In his final days in office, former Houston Mayor Sylvester Turner received a taxpayer-funded gift, a documentary highlighting the mayor’s tenure. 

A 30-minute video, produced by Houston TV for about $3,000, appeared on the city’s website, chronicling the mayor’s life from a child in Acres Homes to becoming the 62nd mayor of the fourth largest city in the country. While the amount may be trivial, this isn’t the mayor’s first time using public funds to solidify his legacy. 

At the Mayor’s final State of the City address in September, attendees received a 90-page book titled “A Winning Legacy – The Power of Vision, Collaboration, Resilience and Transformation” that also detailed the mayor’s path from childhood to City Hall. 

It later came out that Turner was pressuring Houston First Corporation, the city’s local government corporation that serves as its convention and marketing agent, to pay the cost of production, $124,000. The overall event cost the corporation more than $600,000.

An item appeared on the organization’s agenda to pay for the design, printing, and production of 600 copies of the book, which was the first most had heard of the entity being responsible for the cost. 

Much of the end of Turner’s term was focused on solidifying his legacy through long-form media interviews, documentaries, the State of the City book, and another book he alluded to writing. He also made sure to use his time during council to push back against criticism of his administration that came during the mayoral race, saying that he wouldn’t let anyone write his legacy but himself.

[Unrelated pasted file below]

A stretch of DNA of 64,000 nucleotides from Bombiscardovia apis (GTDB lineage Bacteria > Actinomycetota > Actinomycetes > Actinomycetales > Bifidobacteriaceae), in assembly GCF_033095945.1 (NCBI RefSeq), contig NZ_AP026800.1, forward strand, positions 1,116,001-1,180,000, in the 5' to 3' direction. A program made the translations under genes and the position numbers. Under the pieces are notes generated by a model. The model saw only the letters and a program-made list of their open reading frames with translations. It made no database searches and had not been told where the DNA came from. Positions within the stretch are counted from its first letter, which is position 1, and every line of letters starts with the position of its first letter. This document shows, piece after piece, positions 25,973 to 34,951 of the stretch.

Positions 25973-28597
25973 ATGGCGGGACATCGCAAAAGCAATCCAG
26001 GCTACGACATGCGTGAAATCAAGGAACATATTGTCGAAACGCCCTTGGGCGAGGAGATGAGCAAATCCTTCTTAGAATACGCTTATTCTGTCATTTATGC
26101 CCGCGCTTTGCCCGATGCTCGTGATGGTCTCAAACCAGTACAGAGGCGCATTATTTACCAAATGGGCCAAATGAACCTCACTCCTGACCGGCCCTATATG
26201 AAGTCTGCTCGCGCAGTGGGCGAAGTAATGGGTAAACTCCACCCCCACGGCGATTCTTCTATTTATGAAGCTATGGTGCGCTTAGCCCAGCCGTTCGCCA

The effort was likely to distract from other areas that plagued his tenure.

In his eight years in office, he failed to successfully negotiate with Houston firefighters or secure a contract with the union. Despite a high fund balance on paper, he left the city on an unsustainable fiscal course, with budget deficits in the hundreds of millions of dollars expected in the next few months as the new mayor builds his fiscal year 2025 budget. Crumbling water infrastructure has led to residents complaining about getting water bills totalling thousands of dollars, and there is a shortage of police officers during a time when crime has been a top priority for most citizens. 

Turner’s private office did not respond to comment about the documentary. However, on the legacy book, his press secretary at the time said:

Organizers raised $500,000 through sponsorships and ticket sales for the luncheon and transferred the funds to Houston First to pay invoices for all expenses, including the Mayor’s Legacy book. There is no tax money involved.

Despite that claim, the invoice was first sent to the City of Houston before being referred to Houston First and when asked about paying for it, Houston First said they would have to look for corporate donations to cover the cost. 

Charles Blain

Charles Blain is the president of Urban Reform and Urban Reform Institute. A native of New Jersey, he is based in Houston and writes on municipal finance and other urban issues.